Who Needs to File a Foreign Bank Account Report with the IRS?
Any U.S. Citizen or resident who has signatory authority over or a financial interest in a financial account located in another country is required to file an FBAR (Form TD F 90-22.1) with the IRS, provided that the combined balance was more than $10k at any time during the calendar year. The FBAR filing is due each year by June 30th. The extension to file an income tax return does not extend the due date for filing the FBAR.
What are the Penalties for Not Filing?
The link at the bottom of this article sets forth the civil tax penalties and the criminal tax penalties that may be asserted for not complying with the FBAR reporting and record keeping requirements. They are draconian, and can cost more than the balance in the foreign bank account; not to mention years in jail.
What is a Quiet Voluntary Disclosure?
There are two types of voluntary disclosures: the quiet voluntary disclosure and the noisy voluntary disclosure. In a quiet disclosure, the taxpayer sends in new or amended tax returns, with a check, along with FBARs, and hopes that they gets processed without ever hearing from the Criminal Investigation Division (CI). Although in the past this would generally result in no prosecution occurring, the IRS is now taking the position that a quiet disclosure will not insulate a person from going to jail.
How Can Voluntary Disclosure Help Alleviate Possible Penalties? (Part I)
A noisy voluntary disclosure has two major benefits:
1 - Although making a voluntary disclosure does not guarantee that a criminal prosecution will not occur, it may result (and in the past almost always has resulted) in a criminal prosecution not being recommended.
2 - A taxpayer who made a voluntary disclosure by Oct. 15, 2009 had his civil penalties limited to a maximum of 20% (rather than 50%) of the highest aggregate balance in the accounts during the six preceding years.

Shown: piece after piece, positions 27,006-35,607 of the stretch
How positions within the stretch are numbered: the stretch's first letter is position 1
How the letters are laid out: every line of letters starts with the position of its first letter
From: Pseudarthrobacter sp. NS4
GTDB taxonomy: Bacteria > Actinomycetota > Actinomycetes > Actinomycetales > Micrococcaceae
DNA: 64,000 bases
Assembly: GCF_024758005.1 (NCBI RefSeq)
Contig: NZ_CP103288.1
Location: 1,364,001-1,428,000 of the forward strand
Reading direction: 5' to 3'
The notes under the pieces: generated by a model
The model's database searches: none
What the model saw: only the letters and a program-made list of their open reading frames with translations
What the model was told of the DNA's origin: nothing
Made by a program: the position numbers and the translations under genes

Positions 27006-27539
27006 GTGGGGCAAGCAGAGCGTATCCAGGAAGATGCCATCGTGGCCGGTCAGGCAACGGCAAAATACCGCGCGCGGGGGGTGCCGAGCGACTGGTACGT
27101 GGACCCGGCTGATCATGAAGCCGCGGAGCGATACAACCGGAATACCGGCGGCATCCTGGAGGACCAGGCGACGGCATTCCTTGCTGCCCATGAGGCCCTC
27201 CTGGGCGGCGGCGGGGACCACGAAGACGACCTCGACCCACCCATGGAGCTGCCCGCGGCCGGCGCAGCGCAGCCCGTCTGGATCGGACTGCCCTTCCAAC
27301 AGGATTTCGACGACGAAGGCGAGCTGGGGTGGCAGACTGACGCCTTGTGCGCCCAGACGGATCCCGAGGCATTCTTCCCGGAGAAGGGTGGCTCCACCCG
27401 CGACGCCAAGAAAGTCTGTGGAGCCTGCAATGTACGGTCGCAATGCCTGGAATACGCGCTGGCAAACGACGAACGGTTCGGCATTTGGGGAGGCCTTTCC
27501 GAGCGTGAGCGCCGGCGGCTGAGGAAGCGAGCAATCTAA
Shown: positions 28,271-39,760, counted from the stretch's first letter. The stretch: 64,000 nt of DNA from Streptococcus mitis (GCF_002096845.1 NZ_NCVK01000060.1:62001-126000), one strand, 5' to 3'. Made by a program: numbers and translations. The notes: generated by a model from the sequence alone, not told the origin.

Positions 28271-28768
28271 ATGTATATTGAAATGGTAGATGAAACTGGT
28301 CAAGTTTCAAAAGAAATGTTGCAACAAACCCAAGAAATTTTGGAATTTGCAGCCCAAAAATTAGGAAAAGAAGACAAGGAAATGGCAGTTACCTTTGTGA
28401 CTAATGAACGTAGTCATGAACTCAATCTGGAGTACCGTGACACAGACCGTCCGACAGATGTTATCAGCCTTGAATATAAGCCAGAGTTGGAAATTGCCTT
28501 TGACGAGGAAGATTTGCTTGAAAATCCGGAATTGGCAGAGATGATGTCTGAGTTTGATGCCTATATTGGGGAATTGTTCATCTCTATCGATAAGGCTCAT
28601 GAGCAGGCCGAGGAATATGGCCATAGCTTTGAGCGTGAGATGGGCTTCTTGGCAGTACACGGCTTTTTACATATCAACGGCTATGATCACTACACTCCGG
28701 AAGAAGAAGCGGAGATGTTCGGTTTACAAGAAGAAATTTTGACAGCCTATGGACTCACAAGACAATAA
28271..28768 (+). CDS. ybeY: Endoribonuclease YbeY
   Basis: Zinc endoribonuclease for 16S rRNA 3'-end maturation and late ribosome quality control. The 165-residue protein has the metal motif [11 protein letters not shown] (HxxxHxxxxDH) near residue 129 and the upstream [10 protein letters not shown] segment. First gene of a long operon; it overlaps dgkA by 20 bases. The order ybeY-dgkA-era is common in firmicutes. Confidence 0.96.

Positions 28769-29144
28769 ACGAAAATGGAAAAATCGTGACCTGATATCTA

How Can Voluntary Disclosure Help Alleviate Possible Penalties? (Part II)
3- Persons making voluntary disclosures after that date no longer qualify for the maximum penalty of 20%. The IRS has not announced what penalty will be imposed for disclosures after Oct. 15, 2009; however it is likely to be more than 20%. A noisy disclosure will still insulate most persons from going to prison, and in cases where the failure to file an FBAR was not willful the penalties could be much lower than even 20%.
What to Do If You Have An Undisclosed Offshore Bank Account
Careful consideration must be given to whether or not a voluntary disclosure should be made taking into account all of the facts and circumstances. Ignoring the problem will not make it go away, and it is only likely to get worse.
Keep in mind that if you discuss this problem with anyone who is not an attorney then there will be no attorney client privilege, and that person, including an accountant could be forced to testify against you in court.
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